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The Best Laid Plans

Imagen de Gabriel Ivan Vega Bellido
Three disgruntled flyers

A brief recounting of my short foray into New York housing caused by the UPR student strike and the events that followed thereafter. Special guest appearance by professor Ilona Kretzchmar from the City College of New York.  

I had been looking forward to celebrating my birthday with my family and friends for the first time in three years and comfortably working on finishing the paper I'd been writing for the last 5 months, but due to the strike I had somehow ended up on a plane to New York with no place to stay for the next two months. My job for the last two weeks had been frantically searching for a place to fit me and my two companions for our impromptu stay in New York. I thought I had figured it all out until the graduate student who would be lending us his apartment called me two days before my trip to let me know his roommate had rented out the room without telling him...

I started getting the messages as I neared the end of the TSA line. "Se acabo la huelga", they all said. I let out a wry laugh as the lady at the end of the line asked for my identification and plane ticket. It was much too late to sprint out of the line now, and a few hours later I found myself on a very squeaky bed in the West Side YMCA of Manhattan, sharing a room with two more disgruntled flyers. We met with professor Kretzchmar around 2pm the next day, the main conclusion of the meeting being that we should focus on finding a place to stay for the next two months. At 6pm we set out to check on the only decent housing prospect I'd found after several hours of searching on Craigslist. The negotiation didn't take long, they wanted $7200 by the next day for two months in the apartment, and I was almost desperate enough to accept it. After a long talk with my father, and a small bout of hysteria on my mother's part, my parents concluded that buying tickets back to Puerto Rico for my companions and I would be a much safer bet than handing such a large sum of money to complete strangers. 

The day after arriving back in Puerto Rico one thing became very clear, this summer wasn't going to be an easy one. Due to the end of the strike, all my professors were now trying to stuff the 5 weeks of exams, projects, and presentations into a measly 3 weeks; forcing me to drop a course and request an incomplete in another. At the same time my PI was waiting for me to submit the draft for my paper and to extend my research into new territory during the summer. Despite many sleepless nights and working on the weekends, I had a hard time accomplishing either of my tasks with satisfying results. The two exams I took went badly by my standards, and the writing of my paper had grinded to a halt as I spent most of my time studying and finishing all the projects previously due for the end of the semester in a matter of days. Then came the finals, and my research continued to be neglected as I dedicated entire days to relearning the last 6 months of class. There wasn't much time to relax after finishing my last final, as I had studied at the expense of a deadline for a presentation I needed to make.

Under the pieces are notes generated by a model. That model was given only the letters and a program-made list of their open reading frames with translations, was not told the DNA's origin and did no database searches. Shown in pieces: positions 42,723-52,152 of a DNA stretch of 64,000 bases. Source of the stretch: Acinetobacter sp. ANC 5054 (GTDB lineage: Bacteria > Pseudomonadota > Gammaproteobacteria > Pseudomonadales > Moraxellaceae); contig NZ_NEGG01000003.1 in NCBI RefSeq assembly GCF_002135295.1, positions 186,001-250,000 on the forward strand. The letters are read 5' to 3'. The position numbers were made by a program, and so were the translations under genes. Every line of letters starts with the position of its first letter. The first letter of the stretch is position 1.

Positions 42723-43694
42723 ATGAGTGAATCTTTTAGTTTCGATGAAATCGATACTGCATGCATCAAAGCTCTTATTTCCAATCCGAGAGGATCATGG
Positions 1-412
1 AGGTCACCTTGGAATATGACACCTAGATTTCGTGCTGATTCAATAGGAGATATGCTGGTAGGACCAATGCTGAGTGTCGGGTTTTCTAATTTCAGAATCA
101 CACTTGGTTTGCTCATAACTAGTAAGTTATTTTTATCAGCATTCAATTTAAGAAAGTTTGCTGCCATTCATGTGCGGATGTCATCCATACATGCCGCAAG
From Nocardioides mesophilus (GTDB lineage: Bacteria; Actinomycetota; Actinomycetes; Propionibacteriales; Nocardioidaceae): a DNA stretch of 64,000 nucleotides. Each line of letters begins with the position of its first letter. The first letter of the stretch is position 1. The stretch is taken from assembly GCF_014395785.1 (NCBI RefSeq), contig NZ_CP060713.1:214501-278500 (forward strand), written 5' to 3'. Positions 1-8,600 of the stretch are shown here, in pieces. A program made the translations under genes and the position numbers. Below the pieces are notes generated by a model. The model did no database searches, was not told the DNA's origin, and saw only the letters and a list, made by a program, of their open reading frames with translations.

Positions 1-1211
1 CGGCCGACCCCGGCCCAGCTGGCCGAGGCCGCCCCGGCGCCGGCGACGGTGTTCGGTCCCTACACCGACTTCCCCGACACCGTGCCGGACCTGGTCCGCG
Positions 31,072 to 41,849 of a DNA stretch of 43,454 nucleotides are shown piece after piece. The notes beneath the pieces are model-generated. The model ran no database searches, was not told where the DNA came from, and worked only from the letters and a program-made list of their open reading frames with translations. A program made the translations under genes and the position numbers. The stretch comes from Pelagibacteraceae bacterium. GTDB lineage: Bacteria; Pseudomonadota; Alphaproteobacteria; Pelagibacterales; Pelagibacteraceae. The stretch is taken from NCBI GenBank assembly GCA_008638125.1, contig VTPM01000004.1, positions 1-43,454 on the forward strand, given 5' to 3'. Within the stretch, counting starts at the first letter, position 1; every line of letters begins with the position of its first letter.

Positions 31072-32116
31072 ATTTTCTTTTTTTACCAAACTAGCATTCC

Despite the relentless workload, it all seemed worth it upon seeing the 'A's on my grade sheet and receiving the grudging approval of my PI for the presentation I submitted. It has been an interesting summer, with many unexpected twists, and rather painful turns; but I feel more confident than ever in my ability to deal with the wrenches that life enjoys throwing into our best laid plans. 

1 Comentario

Imagen de Giovanna Guerrero-Medina

Excelente blog! :-)

Saludos Gabriel. Felicitaciones por el blog. Tienes mucho talento escribiendo y poniendo al lector en "tus zapatos" haciendolo sentir el estrés y la frustación que sentías. Mis únicos consejos son 1) que añadas una imagen (quizás algo que ver con aviones?) para hacerlo más atractivo 2) Que clarifiques algunas cosas para lectores que no estén familiarizados contigo (ej. ¿qué strike? ¿dónde estudias? ¿quién es Prof. Kretzchmar?). De vez en cuando es útil hacer lo que se conoce como una "pausa explicativa" para asegurar que el lector entienda el contexto de la historia que estás contando. 3) Que empieces enmarcando el mensaje de tu escrito. Dale un preview al lector sobre de qué se trata el ensayo. Por ejemplo "We do many things for the sake of science and new experiences. Although the road may be difficult, in the end the pay off is worth it." O algo asi

BTW, estos consejos que te doy son consejos para escritores bastante avanzados asi que felicitaciones! :-)

Finalmente, acabo de ver tu CV y una recomendación es que pongas el nombre del lab, en el título de cada una de tus experiencias de investigación (ej. "Córdoba Lab, University of Puerto Rico, Mayagüez"

Saludos,

Giovanna